The decision to live aboard our boat came about two years before we actually made Dolce Vento our home. Some people write that you should live aboard and keep your home for at least a year, but we took a more extreme approach, giving up our land based home. What we did do was to test living aboard for a week at a time for two months until we felt we had everything we needed to be comfortable. This included the right pillows, clothes, household tools, cooking gear, decorative items and the like. Everything else went to long term storage or family and friends on “long term loan”.
We chose the give up our land home for several reasons — the expense to maintain a land residence and live aboard at the same time; not being tied down to a specific job location; we are free to move the boat anywhere; and the urge to live simple and live small, which, on a board is the only way to live. You can’t have six saute pans because there is just no room for them on a sail boat. A full assortment of tools to maintain the boat is what you need. They take priority.
We moved aboard full-time on September 1, 2016. Two suitcases of winter clothes were stored with our friends who we visit in the winter, and one box of paperwork was stored with our friend who handles our mail. All the rest of our worldly goods not on the boat were tucked away in eight large crates and stored in warehouse. We were committed. We are properly insured.
Lesson Learned: Know what you are committing to. Our commitment is to live aboard for two years. We have enough sailing experience to know living on the water is not always romantic or easy given weather, close quarters and the always constant physical work of sailing. Sometimes, when motoring, it’s down right boring. Work your way up to live-aboard. Take a week, then two week, then a month. You’ll learn what you can tolerate. Plumbing and laundry are deal breakers for some people.
Lesson Learned: You have more stuff than you thought you ever had. Plan ahead. You can’t take it all with you. Whittle down your material possessions in purge cycles over a 4-6 month period. If you attempt to do it all at once, you’ll be overwhelmed and give-up. Find homes for your family heirlooms. Give them to your children now instead of waiting until you die. If they don’t want them, then they aren’t so precious are they? Sell or donate them along with all the stuff you have in duplicate and triplicate.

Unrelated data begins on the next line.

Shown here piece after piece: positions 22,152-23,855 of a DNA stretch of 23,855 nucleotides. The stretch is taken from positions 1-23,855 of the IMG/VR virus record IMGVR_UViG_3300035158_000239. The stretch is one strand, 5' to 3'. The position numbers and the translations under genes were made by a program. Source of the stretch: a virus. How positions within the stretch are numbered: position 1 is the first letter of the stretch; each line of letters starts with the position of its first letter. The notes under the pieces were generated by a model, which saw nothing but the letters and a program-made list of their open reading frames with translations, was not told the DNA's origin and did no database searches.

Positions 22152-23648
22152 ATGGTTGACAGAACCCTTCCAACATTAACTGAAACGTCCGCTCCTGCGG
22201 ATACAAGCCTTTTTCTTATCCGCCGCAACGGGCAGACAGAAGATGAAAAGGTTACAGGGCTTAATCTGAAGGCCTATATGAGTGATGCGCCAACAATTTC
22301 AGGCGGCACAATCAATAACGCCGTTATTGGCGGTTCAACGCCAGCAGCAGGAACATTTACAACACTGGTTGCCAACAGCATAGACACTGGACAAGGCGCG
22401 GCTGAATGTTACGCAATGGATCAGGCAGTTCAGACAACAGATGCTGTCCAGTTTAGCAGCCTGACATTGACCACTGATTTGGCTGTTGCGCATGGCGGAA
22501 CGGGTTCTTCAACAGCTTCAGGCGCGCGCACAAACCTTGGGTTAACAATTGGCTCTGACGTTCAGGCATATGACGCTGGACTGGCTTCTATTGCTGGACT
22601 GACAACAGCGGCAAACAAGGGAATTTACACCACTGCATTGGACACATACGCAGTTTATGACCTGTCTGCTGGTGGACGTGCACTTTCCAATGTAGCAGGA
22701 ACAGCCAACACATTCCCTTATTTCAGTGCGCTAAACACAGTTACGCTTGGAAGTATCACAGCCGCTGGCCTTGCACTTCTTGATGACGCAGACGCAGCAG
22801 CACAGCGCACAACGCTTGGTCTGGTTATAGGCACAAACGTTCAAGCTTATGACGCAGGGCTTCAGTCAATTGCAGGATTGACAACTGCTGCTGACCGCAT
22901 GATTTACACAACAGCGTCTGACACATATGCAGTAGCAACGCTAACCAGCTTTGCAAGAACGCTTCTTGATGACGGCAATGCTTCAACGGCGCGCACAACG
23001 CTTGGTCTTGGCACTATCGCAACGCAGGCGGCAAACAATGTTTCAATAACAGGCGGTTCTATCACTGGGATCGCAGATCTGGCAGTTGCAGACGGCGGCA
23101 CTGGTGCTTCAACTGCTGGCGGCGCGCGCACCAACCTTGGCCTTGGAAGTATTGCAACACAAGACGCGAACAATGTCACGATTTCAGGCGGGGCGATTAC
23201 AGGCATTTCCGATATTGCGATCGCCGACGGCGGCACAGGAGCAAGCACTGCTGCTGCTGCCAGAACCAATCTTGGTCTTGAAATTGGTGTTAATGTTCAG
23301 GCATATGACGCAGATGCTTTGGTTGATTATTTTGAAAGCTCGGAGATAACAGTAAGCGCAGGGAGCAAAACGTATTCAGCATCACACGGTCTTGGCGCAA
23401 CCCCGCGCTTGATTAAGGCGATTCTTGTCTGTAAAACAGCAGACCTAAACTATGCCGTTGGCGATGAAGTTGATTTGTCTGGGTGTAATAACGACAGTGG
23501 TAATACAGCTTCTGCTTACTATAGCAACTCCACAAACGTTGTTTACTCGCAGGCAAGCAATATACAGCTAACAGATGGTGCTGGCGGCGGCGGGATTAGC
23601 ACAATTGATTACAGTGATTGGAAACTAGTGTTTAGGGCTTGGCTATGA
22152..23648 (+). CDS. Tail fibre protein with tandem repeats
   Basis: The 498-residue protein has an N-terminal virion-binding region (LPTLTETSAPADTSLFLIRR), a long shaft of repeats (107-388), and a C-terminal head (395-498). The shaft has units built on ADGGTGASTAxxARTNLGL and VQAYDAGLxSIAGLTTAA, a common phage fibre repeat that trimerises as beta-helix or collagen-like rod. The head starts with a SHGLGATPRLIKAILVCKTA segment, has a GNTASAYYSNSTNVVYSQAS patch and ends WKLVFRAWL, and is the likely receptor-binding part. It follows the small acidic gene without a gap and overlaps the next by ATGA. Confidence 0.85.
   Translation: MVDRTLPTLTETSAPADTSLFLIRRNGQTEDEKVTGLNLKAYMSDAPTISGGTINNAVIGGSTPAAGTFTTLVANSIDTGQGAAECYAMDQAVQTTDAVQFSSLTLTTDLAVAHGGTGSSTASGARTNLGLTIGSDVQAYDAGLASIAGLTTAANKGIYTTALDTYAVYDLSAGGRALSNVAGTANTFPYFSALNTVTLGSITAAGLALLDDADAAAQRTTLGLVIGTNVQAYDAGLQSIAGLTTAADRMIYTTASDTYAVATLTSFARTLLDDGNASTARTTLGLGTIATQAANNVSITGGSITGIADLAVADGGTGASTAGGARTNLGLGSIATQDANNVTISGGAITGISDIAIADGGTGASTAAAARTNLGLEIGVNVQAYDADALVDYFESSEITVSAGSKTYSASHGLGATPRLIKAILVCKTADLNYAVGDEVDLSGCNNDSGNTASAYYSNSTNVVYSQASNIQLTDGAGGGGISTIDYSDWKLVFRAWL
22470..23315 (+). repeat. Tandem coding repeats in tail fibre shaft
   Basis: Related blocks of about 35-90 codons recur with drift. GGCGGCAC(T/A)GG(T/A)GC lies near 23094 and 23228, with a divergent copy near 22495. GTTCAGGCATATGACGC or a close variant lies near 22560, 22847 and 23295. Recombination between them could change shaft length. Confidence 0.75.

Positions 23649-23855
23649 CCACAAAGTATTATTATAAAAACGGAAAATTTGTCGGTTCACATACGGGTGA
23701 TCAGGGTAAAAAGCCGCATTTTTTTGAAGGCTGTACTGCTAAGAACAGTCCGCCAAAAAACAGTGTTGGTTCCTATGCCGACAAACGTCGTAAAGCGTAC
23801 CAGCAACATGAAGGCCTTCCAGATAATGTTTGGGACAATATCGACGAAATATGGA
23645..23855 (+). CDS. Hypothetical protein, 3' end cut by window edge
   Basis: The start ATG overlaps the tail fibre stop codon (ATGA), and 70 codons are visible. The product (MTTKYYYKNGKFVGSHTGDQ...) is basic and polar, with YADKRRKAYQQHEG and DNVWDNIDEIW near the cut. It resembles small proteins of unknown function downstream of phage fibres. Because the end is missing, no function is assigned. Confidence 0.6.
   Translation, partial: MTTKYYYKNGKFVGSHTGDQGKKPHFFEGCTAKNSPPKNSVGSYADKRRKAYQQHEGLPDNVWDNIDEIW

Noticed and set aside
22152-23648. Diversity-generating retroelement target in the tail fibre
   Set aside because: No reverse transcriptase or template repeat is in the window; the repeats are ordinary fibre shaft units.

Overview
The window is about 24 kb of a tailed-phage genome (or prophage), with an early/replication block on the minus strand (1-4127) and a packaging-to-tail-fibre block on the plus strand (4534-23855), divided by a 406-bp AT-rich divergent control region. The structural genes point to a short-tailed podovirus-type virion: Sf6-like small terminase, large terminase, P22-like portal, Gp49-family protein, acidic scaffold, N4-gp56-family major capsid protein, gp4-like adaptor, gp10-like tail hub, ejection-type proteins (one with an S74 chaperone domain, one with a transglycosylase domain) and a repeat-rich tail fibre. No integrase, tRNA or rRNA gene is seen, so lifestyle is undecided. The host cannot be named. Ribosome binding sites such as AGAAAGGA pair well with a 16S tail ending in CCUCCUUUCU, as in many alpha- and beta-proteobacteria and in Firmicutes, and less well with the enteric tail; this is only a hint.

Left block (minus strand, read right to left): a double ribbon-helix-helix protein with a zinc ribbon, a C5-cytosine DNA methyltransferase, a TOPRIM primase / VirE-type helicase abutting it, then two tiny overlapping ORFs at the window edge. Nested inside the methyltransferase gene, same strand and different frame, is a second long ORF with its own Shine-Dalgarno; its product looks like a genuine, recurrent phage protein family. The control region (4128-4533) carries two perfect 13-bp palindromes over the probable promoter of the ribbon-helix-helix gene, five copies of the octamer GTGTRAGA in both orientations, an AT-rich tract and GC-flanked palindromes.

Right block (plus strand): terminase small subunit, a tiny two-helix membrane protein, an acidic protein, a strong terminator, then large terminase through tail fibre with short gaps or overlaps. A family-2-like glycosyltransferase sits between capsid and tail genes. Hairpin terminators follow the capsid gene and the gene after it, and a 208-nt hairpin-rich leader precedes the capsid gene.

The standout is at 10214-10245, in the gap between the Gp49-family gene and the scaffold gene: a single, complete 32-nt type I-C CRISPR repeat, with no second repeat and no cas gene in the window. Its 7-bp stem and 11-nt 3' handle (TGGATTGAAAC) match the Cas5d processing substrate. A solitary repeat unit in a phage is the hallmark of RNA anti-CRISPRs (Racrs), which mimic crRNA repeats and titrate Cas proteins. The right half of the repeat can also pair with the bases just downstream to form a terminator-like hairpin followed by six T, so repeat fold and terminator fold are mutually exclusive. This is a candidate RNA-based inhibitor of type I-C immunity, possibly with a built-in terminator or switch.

My rule of thumb is — if you haven’t worn it or used it in a year then get rid of it. For your collections whether it be artwork, coffee mugs, bowls and sculpture, the rule is — if its not on display for you to view because it brings you joy and satisfaction, then give it away, sell or donate it. Also, bring a bit of “home” onto your boat. We took five of our small paintings to decorate the boat and put the rest in storage. I don’t like breakable glassware, decorative pieces or china on a boat.
Lessons Learned: Digitize your paper. In today’s digital world, all your important papers can be stored locally on a computer or in a hosted cloud. Your historical records for utilities, credit cards and banking are available through the organizations’ websites. Those few original papers like a listing of all your financial accounts, website and social media usernames and passwords, wills, powers of attorney and the like should be in a safety deposit box that you and your designated executor(s) have a key to. Only keep a copy of documents on the boat that you might need in an emergency (e.g., health power of attorney, living will).
Lessons Learned: Protect your valuables. Especially if you don’t carry property insurance, put your valuables in a safe place. Don’t tempt theft. We put the “good” jewelry in that safety deposit box. Don’t put anything on your boat you are afraid of loosing. Store your digital life in a cloud and download files as you need them. Your computer should be covered through your boat insurance or some type of property insurance. Check with your insurance company or agent.